Author ORCID Identifier

Date of Graduation


Document Type

Dissertation (PhD)

Program Affiliation

Cancer Biology

Degree Name

Doctor of Philosophy (PhD)

Advisor/Committee Chair

Florencia McAllister

Committee Member

Menashe Bar-Eli

Committee Member

Anirban Maitra

Committee Member

Pawel Mazur

Committee Member

Han Liang


Adenosine deaminase acting on RNA (ADAR) is an RNA-binding protein that deaminates adenosine (A) to inosine (I). A-to-I editing is an important post-transcriptional mechanism to prevent recognition of endogenous RNA by MDA5, a cytosolic RNA sensor. Activation of MDA5 by viral RNA can stimulate the innate immune system. Thus, ADAR-mediated RNA editing is crucial to distinguish “self” from “non-self”. ADAR has an important role in gene regulation as A-to-I editing alters RNA processing affecting both RNA and protein abundance. Given its importance in regulating innate immunity and transcript abundance, aberrations in Adar expression are implicated in developmental deformities and carcinogenesis. The work presented in this thesis explores the yet undefined role of Adar in pancreatic development and tumor biology. Through genetic mouse models, we conclusively show that the primary function of Adar in the pancreas is to prevent aberrant activation of the Mavs-mediated innate immune pathway, thereby maintaining pancreatic homeostasis. Pancreatic cancer has a desmoplastic stroma and most immune checkpoint blockade therapies fail to restrict it. Almost 18% of pancreatic cancer patient tumors have an upregulation of ADAR. We evaluated clinical data sets and performed in vitro and in vivo studies to understand the function of Adar in pancreatic cancer. In all, the work presented here highlights the crucial role of Adar in pancreatic development and cancer.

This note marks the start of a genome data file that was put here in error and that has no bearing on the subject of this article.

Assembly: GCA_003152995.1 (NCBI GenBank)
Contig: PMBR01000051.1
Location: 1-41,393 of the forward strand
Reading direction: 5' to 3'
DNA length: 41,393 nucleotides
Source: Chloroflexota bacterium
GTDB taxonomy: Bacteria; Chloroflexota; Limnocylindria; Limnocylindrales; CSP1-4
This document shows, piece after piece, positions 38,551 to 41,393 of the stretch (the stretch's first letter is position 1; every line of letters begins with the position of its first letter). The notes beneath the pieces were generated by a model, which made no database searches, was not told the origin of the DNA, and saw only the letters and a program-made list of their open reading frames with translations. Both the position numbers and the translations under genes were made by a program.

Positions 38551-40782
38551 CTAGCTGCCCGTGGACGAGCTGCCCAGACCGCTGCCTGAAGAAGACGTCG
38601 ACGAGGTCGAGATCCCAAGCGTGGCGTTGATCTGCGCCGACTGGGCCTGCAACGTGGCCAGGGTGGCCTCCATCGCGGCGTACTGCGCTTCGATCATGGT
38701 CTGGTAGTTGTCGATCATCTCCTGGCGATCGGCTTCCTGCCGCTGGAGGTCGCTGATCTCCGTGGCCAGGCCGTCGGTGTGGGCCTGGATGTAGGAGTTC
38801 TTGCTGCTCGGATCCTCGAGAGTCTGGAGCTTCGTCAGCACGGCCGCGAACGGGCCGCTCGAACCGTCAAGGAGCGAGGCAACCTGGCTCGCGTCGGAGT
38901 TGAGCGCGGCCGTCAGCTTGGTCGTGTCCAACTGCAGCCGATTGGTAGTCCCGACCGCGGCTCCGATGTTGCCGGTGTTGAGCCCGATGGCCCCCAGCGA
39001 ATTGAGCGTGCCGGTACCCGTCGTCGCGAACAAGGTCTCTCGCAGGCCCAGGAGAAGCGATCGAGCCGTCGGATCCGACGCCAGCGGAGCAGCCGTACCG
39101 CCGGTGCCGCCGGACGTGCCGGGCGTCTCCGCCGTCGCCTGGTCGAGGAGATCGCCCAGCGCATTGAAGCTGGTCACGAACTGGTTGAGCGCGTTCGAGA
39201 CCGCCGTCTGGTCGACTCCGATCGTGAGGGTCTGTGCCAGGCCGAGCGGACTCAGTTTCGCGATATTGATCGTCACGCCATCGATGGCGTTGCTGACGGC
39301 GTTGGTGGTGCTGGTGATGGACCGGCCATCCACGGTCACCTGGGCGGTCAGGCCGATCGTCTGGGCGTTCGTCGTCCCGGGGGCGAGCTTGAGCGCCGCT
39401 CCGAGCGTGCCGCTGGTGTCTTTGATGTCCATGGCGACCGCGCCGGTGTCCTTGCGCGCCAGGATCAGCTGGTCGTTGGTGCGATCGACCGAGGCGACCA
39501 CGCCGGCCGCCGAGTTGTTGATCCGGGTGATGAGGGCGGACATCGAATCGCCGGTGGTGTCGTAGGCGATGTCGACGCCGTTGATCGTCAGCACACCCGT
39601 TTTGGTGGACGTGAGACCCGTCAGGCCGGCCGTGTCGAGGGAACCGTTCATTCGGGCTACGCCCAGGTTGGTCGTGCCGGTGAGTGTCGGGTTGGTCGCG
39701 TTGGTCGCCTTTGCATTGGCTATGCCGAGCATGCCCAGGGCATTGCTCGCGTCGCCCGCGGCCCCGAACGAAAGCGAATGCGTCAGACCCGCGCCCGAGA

ADAR, RNA editing, pancreatic cancer, pancreatic development, MAVS

Available for download on Friday, November 10, 2023